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Previewing Virginia football’s slate for the 2022 season

A new non-conference foe and yearly rivalries await a hungry Virginia team entering the first year of Coach Tony Elliott’s tenure

<p>The Cavaliers’ favorable schedule gives them a strong chance of a postseason appearance in Coach Tony Elliott’s first season at the helm in Charlottesville.&nbsp;</p>

The Cavaliers’ favorable schedule gives them a strong chance of a postseason appearance in Coach Tony Elliott’s first season at the helm in Charlottesville. 

College football is right around the corner, and Virginia is hoping to regain its footing in the ACC Coastal Division after reaching the conference championship in 2019. Despite a mediocre 6-6 record in 2021, the Cavaliers have managed to retain several key stars all while entering the first year in the tenure of new Coach Tony Elliott — formerly the offensive coordinator at Clemson. 

Luckily enough, Virginia — who struggled in a blowout loss to Elliott’s previous team in the aforementioned ACC Championship — will avoid juggernauts such as Clemson and Notre Dame this season. However, new opponents and rising programs within the conference will challenge the Cavaliers in their third-go-around with senior quarterback Brennan Armstrong.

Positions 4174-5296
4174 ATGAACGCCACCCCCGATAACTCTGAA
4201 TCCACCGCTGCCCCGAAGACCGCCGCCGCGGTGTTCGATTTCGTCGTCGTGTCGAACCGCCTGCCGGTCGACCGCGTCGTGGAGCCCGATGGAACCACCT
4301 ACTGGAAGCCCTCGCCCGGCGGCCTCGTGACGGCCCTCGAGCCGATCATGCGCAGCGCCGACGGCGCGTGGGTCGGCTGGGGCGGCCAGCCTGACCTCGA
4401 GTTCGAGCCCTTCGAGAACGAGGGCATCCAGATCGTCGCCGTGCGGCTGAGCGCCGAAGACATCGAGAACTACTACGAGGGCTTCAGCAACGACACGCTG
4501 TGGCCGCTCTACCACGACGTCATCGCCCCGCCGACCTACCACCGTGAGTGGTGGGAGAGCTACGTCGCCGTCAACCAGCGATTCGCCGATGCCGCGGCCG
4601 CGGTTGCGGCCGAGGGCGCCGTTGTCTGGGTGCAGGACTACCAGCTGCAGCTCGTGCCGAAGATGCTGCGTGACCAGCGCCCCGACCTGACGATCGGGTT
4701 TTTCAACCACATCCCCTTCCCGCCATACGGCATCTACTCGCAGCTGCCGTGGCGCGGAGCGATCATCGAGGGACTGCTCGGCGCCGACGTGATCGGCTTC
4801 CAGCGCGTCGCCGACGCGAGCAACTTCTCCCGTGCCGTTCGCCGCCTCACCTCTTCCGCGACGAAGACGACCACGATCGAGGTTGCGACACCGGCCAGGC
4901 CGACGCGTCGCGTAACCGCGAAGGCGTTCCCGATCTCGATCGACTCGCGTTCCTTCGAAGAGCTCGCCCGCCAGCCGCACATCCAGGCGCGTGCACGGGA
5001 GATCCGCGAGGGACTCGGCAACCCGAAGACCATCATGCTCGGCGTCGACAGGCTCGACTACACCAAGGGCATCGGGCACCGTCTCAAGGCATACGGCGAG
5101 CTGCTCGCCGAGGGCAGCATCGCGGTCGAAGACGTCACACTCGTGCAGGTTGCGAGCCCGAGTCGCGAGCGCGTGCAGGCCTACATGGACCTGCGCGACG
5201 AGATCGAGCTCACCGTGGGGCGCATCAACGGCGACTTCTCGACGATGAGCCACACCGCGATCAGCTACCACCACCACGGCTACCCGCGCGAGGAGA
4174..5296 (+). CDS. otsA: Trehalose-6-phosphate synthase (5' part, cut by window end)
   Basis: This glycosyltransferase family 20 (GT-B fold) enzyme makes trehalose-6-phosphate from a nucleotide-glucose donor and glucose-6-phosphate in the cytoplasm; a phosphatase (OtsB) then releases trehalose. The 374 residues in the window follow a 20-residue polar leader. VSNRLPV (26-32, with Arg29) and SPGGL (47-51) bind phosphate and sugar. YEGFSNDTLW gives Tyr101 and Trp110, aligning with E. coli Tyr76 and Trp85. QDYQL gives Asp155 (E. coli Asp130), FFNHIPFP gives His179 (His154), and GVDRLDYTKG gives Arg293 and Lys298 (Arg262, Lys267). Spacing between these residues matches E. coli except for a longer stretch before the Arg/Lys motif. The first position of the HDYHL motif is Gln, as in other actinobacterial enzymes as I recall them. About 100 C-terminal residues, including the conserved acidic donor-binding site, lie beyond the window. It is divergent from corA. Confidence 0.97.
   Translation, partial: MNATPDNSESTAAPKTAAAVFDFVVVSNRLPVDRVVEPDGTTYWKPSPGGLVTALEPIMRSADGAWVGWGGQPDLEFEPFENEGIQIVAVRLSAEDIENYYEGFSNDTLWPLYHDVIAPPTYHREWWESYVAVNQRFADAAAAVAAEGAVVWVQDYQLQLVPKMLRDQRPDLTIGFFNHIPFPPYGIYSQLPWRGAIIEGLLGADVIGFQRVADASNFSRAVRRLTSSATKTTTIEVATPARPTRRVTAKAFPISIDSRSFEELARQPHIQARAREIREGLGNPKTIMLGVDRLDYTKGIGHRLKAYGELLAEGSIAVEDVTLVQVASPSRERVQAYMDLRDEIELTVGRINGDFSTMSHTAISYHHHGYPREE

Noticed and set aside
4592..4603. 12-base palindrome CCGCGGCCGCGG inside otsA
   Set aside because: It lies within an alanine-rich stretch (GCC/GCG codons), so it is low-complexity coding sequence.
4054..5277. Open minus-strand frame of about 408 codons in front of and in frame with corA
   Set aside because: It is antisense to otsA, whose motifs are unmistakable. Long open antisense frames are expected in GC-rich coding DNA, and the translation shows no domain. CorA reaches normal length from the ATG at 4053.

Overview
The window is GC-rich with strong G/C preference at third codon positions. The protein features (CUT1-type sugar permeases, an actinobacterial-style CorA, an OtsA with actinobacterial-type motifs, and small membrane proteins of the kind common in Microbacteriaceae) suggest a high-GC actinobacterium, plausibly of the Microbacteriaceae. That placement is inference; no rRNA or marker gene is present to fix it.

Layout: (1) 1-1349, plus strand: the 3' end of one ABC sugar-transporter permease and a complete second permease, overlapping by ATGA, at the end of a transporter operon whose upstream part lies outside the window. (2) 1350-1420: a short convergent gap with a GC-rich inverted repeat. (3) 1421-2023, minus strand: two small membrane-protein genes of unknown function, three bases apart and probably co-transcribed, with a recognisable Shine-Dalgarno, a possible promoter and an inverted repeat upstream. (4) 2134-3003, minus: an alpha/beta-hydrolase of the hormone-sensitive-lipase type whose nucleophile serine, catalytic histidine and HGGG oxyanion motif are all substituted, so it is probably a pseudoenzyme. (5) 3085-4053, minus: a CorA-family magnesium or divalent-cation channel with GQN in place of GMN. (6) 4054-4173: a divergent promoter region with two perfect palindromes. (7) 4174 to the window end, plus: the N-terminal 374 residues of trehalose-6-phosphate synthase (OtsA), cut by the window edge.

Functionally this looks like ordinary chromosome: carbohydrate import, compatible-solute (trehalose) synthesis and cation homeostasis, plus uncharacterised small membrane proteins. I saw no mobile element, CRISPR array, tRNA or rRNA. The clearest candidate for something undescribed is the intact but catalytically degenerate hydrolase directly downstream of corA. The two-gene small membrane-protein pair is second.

Nearly three weeks from now, the Cavaliers will jumpstart their 2022 campaign with a date against Richmond at Scott Stadium. The schedule only ramps up as the season progresses, with multiple critical matchups along the way. 

Oct. 8 vs. Louisville

The Cavaliers have a complicated history with the Louisville Cardinals. Virginia fans may remember the near-upset of the Lamar Jackson-led Cardinals in 2016, or the game-winning field goal to send Virginia home with a one-point victory last season. Jackson, now a starting quarterback in the NFL for the Baltimore Ravens, was the Heisman Trophy winner and regarded as a top prospect at the time. 

It seems as if every year reflects a theme of unpredictability, with the two schools sharing a similar football pedigree that often leads to some close battles. Further, the Cardinals and Cavaliers have split their past six games dating back to 2016, marking an underrated rivalry between an ACC mainstay in Virginia and a newcomer in Louisville.